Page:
As far as valuation of the equity market is concerned, it is too early to know the earnings impact of the current situation, so we cannot determine what the Price/Earnings multiple is right now. A tool that many investors refer to is the CAPE Ratio, also known as the Shiller P/E, after Robert Shiller, the Nobel Prize-winning Yale Professor who popularized the measure. The CAPE Ratio uses historical 10 year real earnings instead of current (or expected) earnings for the E component and has indicated that the market, until the current downturn, was unusually richly valued. At the market high in February, the CAPE Ratio for the S&P500 Index stood at 31.6 but about a month later, on March 23, it had fallen to 20.4 (all data is derived from Professor Shiller’s website).The range since the financial crisis in 2008 has been from a high at 33.3 in January 2018 and a low of 13.3 in March 2009. Incidentally, the ratio reached 44.2 at the end of 1999. Currently, an Index level of 2800 of corresponds to a CAPE Ratio of about 26.
Given the quick global response to alleviate the crisis and the fact that it does not have a financial problem at its root, it is unlikely that we will see valuations as low as during the 2008/9 episode but further downside can, of course, not be ruled out. The current valuation, from a CAPE Ratio perspective, may be getting close to attractive levels for long-term investors.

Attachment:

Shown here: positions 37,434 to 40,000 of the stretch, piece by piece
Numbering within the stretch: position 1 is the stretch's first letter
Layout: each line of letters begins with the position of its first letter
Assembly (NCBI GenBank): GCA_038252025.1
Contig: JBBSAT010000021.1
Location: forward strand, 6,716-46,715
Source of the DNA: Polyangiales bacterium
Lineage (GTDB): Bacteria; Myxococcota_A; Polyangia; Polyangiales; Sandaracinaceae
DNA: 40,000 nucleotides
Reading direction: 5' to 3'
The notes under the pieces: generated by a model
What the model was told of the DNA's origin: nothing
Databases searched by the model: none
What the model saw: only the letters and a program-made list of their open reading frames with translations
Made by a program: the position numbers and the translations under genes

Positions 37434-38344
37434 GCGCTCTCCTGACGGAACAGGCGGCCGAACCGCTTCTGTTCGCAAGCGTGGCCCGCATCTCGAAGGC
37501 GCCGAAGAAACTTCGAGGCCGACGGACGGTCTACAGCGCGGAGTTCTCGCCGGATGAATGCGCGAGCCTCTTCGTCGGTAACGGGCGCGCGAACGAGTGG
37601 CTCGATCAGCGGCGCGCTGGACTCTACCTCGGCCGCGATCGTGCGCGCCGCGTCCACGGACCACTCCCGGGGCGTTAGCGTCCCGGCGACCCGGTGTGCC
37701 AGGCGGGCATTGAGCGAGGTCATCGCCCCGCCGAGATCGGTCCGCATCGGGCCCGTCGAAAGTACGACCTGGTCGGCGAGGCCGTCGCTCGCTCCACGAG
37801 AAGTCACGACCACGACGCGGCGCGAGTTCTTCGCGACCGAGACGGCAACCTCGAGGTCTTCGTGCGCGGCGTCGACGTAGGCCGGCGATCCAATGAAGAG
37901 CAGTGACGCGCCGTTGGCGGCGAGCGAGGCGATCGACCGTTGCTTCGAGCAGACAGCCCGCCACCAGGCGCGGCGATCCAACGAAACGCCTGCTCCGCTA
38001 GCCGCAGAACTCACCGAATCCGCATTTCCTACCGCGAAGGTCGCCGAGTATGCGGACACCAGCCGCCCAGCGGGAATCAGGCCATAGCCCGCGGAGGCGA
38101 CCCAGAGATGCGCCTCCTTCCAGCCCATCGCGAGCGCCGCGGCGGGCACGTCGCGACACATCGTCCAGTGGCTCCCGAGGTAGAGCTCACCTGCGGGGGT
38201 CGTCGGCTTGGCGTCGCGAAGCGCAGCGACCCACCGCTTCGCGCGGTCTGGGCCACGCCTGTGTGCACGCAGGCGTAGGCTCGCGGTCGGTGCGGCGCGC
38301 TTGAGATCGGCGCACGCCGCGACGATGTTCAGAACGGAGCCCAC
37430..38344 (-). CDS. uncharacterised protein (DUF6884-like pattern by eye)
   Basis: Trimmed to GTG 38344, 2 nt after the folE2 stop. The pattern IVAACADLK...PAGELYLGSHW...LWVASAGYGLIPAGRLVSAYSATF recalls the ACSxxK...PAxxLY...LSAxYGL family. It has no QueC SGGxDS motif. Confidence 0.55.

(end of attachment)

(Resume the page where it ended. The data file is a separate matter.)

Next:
In the current environment, rather than investing in the cap-weighted index, we prefer sectors that enjoy lower-than-market P/E ratios and pay relatively high dividends such as Telecom Service providers, Banks and Pharmaceutical companies. An argument can be made that Technology companies that benefit from the increase in online activity and telecommuting make for good investments here but we believe current tech company valuations already reflect high earnings growth expectations. We prefer to invest in overlooked sectors such as the above-mentioned Telecom providers who should benefit from the same trends but haven’t received the same attention from the market.
The information and opinions presented in this report were prepared by Optimum Quantvest Corporation (OQC) and are intended strictly for informational purposes only. Views expressed in this presentation are solely the opinions of the investment professionals at OQC and are subject to change at any time without notice. The information in this document may not be reproduced in whole or in part without the express written permission from OQC. The external sources used in compiling of this report have been deemed reliable by OQC, however, we do not assume to reconfirm their absolute accuracy and limitations. Market data presented is provided by third party and OQC is not responsible for any errors or omissions in the data. OQC as a Registered Investment Advisor invests in many of the securities, security types, sector and/or industries discussed in this presentation. The information contained within this report does not constitute investment advice or guidance. Additionally, it should not be utilized as the singular basis for investment decisions.